Some brief thoughts on failure in governance interventions

It’s hard to address failure in foreign aid.  Yet how can we learn without a continuous exploration and honest conversation about what isn’t working?  Interventions addressing governance challenges are especially prone to failure given the complex and political nature of this sector, but are we acknowledging these failures and learning from them?  I would suggest we aren’t, or at least not nearly as much as we should be.  I want to briefly highlight three factors at the heart of this issue: incentives, measurement and the spectre of ‘political will’.  But first, a brief disclaimer: these are complex challenges and I don’t claim to have the answers.  I’m just throwing out a few thoughts.  That’s what blogs are for, right?

First on incentives.  Most aid organizations, from bi-lateral donors through charitable NGOs to local CSOs, have  incentives to downplay and ignore failure.  These organizations receive funding from a variety of sources (tax payers, charitable individuals, regranting NGOs, etc.), and its in their interest to portray their utilization of these resources as successful (part of the problem is that many development organizations simplify very complex challenges like poverty and governance, so as to coax donors into giving them money to do something about it).  Often their organizational lives seem to depend on it.  Openly admitting failed initiatives could lead to the funding running dry, as donors shift to other organizations claiming more success.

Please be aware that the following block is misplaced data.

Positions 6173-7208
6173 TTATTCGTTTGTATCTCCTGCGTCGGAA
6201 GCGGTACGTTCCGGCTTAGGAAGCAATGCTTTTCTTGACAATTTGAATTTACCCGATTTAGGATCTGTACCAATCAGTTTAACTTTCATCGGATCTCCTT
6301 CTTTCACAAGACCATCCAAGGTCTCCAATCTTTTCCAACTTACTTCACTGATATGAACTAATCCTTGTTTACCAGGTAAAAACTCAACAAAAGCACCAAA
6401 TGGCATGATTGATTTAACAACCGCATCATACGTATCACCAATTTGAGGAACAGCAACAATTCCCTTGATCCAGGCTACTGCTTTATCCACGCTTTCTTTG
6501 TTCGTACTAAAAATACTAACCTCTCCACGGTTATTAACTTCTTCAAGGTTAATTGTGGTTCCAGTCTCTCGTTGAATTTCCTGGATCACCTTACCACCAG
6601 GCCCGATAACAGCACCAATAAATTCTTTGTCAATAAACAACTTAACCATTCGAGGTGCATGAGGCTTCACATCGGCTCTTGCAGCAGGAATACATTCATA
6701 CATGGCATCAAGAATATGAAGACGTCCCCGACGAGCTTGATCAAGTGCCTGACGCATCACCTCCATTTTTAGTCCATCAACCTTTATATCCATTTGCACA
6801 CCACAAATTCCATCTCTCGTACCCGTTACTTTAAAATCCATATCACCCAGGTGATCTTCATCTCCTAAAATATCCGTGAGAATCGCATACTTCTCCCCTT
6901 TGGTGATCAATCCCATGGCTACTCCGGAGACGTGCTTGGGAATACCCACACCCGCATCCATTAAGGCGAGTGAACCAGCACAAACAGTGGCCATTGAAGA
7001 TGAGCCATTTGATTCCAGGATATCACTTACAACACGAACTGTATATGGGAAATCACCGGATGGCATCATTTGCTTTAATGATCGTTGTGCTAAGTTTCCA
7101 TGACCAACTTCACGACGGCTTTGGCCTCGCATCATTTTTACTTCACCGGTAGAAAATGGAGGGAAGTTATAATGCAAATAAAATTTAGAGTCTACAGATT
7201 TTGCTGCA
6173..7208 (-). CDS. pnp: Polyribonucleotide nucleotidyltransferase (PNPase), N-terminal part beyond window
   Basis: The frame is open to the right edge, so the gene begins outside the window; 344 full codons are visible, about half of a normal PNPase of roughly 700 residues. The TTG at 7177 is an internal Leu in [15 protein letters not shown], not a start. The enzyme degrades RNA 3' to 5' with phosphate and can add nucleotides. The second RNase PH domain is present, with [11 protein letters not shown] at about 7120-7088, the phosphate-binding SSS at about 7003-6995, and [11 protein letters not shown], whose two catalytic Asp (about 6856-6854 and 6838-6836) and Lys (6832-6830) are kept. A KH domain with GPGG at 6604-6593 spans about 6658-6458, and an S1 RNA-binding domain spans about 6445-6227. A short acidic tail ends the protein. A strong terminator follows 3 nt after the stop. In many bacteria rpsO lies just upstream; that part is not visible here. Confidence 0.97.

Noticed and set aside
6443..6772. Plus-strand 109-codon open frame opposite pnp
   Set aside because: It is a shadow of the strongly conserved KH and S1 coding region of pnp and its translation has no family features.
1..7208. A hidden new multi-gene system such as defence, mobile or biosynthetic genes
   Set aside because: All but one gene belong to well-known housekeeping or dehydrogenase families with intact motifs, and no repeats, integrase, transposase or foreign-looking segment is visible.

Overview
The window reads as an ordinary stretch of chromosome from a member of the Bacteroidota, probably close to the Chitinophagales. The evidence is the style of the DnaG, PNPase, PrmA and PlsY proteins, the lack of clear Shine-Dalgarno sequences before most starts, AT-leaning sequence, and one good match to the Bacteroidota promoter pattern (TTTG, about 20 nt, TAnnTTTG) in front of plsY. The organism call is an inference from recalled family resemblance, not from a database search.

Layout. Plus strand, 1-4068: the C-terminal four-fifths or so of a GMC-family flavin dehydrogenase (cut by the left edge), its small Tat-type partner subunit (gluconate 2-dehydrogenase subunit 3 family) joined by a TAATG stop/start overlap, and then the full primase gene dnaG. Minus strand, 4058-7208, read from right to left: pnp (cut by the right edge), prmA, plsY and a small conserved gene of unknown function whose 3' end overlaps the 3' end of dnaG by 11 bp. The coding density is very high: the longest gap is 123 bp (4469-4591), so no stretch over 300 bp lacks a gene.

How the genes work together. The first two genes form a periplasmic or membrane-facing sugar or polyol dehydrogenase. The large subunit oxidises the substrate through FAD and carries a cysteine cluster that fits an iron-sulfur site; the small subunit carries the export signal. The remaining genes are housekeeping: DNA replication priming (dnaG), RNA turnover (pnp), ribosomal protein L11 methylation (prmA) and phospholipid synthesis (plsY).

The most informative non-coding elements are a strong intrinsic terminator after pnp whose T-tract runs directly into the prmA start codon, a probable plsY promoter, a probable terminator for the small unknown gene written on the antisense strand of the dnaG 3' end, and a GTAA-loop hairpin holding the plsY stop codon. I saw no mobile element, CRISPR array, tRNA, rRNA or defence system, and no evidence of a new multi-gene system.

Yet development and governance interventions fail quite frequently, and monitoring and evaluation is becoming increasingly robust, so what is happing here?

This leads me to my second point of measurement.  Governance indicators are often challenging.  There are numerous national level indicators, such as the Corruption Perceptions Index (which is not universally accepted) and the Worldwide Governance Indicators, among others.  These may give an idea of the relative character and scale of governance challenges in any country, but what about measuring something like government responsiveness?  Or citizen participation?  These can be more challenging to quantify.  Some of the indicators that are used are not helpful, like counting number of committees organized or women who attended a meeting (I wrote a paper touching on this issue in the context of USAID programs in Guatemala and Bolivia).  So if we don’t have good indicators, we likely won’t know whether we failing (or succeeding, for that matter).  Evaluation tools have been better at identifying failure, but there are challenges to using some of the more ‘rigorous’ tools (such as randomized controlled trials) on governance interventions (often work with small sample sizes, intervention may change as dictated by political conditions, etc.).  But even when evaluations do find evidence of failure, this may be at the conclusion of a 4-5 year project costing millions of dollars (not that this the right timeline for governance interventions or that more money equals better results).  The imperative is to ‘fail fast’, so that project implementers can adapt their approach.